Fiber Optic Cabinets, Cables, Pedestals and Terminals

While Moore’s Law is as much a cliché and marketing tool as an actual rule, one thing is certain over the decades: electronics and photonics continue to shrink in size and gain in capabilities. The continued evolution of both have fundamentally shifted and disrupted our innate understanding of the telecommunication network and the data center in ways we have yet to fully understand.

If we turn the clock back to the mid-1990s, the first commercialized 40 Gig DWDM circuit built by Ciena took up one full rack of equipment in a central office. Getting to 400 Gbps took 10 racks of gear and finding space in a crowded building built around proprietary switches that generated lots of heat and sucked down plenty of power.

Last year, Ciena rolled out a 400 Gig transceiver that fits in the palm of your hand that slides into a 1U or 2U rack unit and provides the resources to aggregate up to 10 terabits in the same space. This and corresponding power-and-space shrinking with the increase in performance has led phone companies to convert COs into surplus real estate, like one tower in downtown New York that converted into condos.

The reduction in power and space along with the use of off-the-shelf servers for telecom means that anyone can run a network in a small footprint and at much lower costs than before. A data center becomes the data closet while the telecom switch turns into the telecom server, taking up just a portion of that rack. Anyone that can find space for a rack can now run a broadband service provider with minimal overhead, be it a large enterprise, a rural electric co-op in middle America, or a one-stoplight municipality overlooked for upgrades by its incumbent provider.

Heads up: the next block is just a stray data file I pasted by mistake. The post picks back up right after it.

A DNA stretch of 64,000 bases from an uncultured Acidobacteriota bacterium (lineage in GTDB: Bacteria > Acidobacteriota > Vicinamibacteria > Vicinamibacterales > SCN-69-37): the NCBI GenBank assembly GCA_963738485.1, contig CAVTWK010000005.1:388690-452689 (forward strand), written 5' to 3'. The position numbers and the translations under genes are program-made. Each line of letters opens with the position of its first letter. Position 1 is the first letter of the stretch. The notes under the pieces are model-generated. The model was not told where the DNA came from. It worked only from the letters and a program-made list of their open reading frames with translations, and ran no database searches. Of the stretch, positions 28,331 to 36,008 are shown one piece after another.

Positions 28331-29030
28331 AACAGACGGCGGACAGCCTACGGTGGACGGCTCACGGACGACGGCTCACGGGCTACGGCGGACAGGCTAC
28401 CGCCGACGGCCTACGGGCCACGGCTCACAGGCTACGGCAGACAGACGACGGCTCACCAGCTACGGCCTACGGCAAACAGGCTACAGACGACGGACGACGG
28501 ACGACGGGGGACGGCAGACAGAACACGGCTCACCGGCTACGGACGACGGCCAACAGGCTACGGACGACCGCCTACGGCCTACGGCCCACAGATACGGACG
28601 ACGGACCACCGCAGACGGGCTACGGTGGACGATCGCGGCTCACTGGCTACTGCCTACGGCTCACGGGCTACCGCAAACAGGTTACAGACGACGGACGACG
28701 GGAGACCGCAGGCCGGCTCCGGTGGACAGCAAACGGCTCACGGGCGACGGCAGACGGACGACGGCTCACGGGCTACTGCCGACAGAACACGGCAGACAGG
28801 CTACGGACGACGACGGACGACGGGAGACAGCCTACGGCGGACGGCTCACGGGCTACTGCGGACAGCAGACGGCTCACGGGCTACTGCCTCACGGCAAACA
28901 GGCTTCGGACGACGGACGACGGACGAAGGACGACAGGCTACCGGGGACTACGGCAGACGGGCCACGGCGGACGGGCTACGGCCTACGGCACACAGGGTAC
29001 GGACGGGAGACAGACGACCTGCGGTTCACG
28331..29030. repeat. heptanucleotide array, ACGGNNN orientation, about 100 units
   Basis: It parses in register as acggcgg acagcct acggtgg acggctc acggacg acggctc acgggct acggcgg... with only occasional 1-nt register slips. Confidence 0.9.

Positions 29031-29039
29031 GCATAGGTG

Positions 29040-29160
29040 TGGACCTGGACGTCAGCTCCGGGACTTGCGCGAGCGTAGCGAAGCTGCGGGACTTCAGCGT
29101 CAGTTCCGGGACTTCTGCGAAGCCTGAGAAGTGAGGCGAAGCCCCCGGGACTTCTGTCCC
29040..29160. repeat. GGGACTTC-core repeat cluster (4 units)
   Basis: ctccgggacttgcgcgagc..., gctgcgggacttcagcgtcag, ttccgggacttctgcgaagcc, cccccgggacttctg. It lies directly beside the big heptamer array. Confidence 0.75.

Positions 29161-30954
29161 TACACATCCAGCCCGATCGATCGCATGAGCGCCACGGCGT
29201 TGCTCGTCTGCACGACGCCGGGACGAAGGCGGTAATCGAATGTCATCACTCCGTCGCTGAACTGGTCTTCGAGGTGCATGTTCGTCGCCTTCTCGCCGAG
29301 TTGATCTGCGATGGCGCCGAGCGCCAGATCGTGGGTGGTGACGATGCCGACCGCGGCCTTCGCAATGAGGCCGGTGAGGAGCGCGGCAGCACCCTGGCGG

With such power and speed available in smaller packaging, it is now possible and practical to put more computing power out at the edge of the network to decrease latency and provide distributed resources for resilience and new opportunities. Today, Alexa goes back to an AWS data center for voice recognition and processing, but tomorrow she may live the foot of a cell tower or hosted in the basement server closet for quicker response time, with her virtual neighbors including image processing, facial recognition, and increased network security, just to rattle off a few examples.

It's difficult to overstate the impact and speed at which electronics and photonics are continuing to evolve, but the next couple of decades will continue to surprise and delight us with new opportunities at affordable prices.

Kevin leads the marketing efforts for Clearfield as Chief Marketing Officer. He joined the fiber company in 2016, leveraging his extensive experience in advanced communications technology, fiber optic systems, and business product marketing. Prior to joining Clearfield, he spent two decades serving in various senior marketing positions at ADTRAN. Before that, he spent a decade at telephone operating company BellSouth, now a part of AT&T, where he worked as the lead broadband product evaluations resource in the Science & Technology department.

Morgan is currently the Fiber Broadband Association Chair of the Board of Directors. Morgan has also served in various leadership positions at the Fiber Broadband Association, including Vice Chair of the Board of Directors for 2021. Morgan holds an Electrical Engineering degree from Auburn University and an MBA from the University of Alabama.